John Hsu's choice of The Creation, by Joseph Haydn, to mark the occasion of his retirement might seem symbolic. After 50 years of teaching, the Cornell Professor of Music stands poised on the threshold of the next chapter of his life and career, like Adam and Eve at the gates of Eden in John Milton's Paradise Lost, one of the main sources for Haydn's oratorio.

      "But it's more concrete than symbolic," Hsu explained. For music aficionados, The Creation is probably the most performed oratorio second only to Handel's Messiah. It's a masterpiece Hsu has loved for many years, especially because of his involvement with historical performance practice. In 1995, Oxford University Press published a new performance edition by A. Peter Brown, then professor at the Indiana University School of Music.

      "When I saw it, it was like a new piece to me," Hsu said. "Not in content but in the richness of information."

      "In this latest edition, Professor Brown provided much new information about how the piece was performed in Haydn's time, based on original orchestral and vocal parts used for the first performances in Vienna as well as accounts of those performances," Hsu said. "What this new edition reveals is a far more descriptive and cohesive work than I had heard in previous performances and imagined in reading other editions of the score."

      Hsu was hooked by this "new view of an old masterpiece. I wanted one more shot at it, to make it as dramatic and imaginative," he said.

      In order to realize this project, which has been two years in the making, Hsu needed more than the combined forces of Cornell's Chorus and Glee Club. A 53-piece orchestra has been contracted to play the four rehearsals and the performance; the "Creation Festival Orchestra" is comprised of players from the Cayuga Chamber Orchestra, Syracuse Symphony, Binghamton Philharmonic, Rochester Philharmonic and other professionals in the Upstate area.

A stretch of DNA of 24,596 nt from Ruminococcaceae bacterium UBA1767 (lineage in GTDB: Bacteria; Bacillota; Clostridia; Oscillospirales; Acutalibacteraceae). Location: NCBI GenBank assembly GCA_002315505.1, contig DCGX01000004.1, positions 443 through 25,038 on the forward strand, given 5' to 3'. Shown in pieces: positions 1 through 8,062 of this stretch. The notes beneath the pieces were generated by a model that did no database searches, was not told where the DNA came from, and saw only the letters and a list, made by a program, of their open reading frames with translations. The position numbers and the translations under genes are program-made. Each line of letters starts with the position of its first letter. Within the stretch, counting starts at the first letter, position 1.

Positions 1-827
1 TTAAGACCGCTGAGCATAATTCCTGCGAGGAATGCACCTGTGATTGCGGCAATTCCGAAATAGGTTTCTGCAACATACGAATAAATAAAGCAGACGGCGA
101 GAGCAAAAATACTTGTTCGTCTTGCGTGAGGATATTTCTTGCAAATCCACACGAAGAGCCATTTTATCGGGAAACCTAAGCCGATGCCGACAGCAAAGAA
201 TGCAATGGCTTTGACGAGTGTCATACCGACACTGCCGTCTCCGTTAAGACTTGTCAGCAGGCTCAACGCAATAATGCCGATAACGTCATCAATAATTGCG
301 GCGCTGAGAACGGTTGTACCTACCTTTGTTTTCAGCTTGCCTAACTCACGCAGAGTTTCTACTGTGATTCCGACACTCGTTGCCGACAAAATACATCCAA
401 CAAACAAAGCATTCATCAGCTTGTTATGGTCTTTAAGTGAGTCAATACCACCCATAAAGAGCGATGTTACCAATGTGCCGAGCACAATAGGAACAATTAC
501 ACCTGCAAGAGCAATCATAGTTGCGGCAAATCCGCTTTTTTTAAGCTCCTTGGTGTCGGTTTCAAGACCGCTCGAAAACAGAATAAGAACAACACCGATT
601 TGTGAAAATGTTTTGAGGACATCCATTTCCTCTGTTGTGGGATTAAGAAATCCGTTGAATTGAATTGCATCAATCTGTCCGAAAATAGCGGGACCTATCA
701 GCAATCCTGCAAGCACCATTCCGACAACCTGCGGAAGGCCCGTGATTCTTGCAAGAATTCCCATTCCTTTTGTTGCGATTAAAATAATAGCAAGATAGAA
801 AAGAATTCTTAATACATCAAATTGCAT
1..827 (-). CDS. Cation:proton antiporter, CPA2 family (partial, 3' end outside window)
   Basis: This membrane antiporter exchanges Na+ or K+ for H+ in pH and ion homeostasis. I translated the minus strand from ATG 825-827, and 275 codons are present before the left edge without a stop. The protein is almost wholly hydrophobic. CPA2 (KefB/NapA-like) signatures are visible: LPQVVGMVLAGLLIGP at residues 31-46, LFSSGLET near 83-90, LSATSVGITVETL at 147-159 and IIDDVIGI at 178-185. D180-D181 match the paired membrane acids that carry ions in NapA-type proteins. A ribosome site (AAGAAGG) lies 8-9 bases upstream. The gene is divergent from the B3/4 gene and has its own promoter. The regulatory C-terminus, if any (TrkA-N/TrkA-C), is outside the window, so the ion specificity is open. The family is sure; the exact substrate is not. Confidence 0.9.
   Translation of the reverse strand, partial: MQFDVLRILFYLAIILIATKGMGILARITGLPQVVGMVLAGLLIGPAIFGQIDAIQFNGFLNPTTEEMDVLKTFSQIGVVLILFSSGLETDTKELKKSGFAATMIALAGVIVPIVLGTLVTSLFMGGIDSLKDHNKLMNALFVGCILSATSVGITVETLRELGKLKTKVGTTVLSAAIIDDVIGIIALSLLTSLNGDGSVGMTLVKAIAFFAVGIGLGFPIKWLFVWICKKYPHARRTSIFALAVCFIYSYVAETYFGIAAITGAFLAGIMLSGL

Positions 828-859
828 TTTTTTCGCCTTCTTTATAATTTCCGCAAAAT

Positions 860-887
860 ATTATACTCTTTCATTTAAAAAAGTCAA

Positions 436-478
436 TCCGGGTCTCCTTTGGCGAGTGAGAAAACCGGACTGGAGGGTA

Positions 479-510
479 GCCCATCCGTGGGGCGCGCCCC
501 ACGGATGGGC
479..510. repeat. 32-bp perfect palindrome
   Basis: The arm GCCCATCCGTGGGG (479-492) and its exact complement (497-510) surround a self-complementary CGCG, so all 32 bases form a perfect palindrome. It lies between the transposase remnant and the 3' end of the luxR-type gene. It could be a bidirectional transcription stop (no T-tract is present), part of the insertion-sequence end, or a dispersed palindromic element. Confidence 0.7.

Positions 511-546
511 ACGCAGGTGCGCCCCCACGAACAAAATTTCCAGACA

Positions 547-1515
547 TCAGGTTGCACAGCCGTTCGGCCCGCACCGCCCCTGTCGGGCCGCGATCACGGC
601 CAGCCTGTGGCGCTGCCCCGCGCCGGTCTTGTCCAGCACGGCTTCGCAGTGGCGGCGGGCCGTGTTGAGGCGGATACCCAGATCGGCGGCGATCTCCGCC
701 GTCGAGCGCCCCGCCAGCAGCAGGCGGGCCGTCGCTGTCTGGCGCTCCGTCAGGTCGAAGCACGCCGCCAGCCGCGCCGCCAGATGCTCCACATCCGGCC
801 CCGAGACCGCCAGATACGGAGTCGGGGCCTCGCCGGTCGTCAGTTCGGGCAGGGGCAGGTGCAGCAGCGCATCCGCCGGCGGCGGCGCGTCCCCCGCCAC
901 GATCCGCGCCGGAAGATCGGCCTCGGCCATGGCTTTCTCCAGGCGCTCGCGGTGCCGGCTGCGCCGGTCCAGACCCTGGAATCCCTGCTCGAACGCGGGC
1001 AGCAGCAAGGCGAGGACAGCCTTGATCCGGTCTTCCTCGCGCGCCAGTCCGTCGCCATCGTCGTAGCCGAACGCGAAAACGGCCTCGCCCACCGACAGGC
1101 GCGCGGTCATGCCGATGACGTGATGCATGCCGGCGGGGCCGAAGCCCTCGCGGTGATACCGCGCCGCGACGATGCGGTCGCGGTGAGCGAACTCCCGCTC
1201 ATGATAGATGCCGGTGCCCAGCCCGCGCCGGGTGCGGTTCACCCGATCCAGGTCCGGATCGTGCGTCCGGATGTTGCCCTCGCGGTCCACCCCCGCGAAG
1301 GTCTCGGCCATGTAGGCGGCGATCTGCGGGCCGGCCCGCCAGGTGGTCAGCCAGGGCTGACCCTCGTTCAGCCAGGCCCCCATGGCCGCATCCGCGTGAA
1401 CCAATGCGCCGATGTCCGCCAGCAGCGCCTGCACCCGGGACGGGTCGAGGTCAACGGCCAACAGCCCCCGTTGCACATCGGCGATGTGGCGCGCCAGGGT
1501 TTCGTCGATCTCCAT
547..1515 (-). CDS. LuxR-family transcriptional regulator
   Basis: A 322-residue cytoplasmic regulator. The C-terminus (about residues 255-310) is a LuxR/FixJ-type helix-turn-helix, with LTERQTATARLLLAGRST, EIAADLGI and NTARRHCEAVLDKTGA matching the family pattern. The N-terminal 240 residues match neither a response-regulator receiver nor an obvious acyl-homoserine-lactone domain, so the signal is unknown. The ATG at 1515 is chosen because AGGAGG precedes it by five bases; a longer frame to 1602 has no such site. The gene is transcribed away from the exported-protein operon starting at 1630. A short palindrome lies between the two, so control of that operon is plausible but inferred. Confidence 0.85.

The soloists representing three Archangels, actually tell the story: soprano Judith Kellock of the Cornell faculty as "Gabriel," tenor David Parks of the Ithaca College faculty as "Uriel," and baritone Richard Lalli from Yale University as "Raphael." In Part III, Lalli and Kellock will assume the roles of Adam and Eve.

      Haydn (1732-1809) composed The Creation late in his career, between 1796 and 1798. The story of the Creation as told in his oratorio is adapted primarily from three sources: Book I of Genesis, Milton's Paradise Lost and the Book of Psalms. Parts I and II are based on the biblical six days of creation, while the shorter Part III describes Adam and Eve in Paradise. Music Scholar James Webster described the work as "full of marvelous examples of 'word-painting': the analogical or associative musical illustration of ideas and concepts in the text."

      Hsu, the Old Dominion Foundation Professor of Humanities and Music, has been a member of Cornell's music faculty since 1955 and was department chairman from 1966 to 1971. He has taught courses in music theory and music history and performance; directed the Collegium Musicum, Cornell Chamber Orchestra, Cornell Symphony Orchestra and Sage Chapel Choir; and coached chamber music.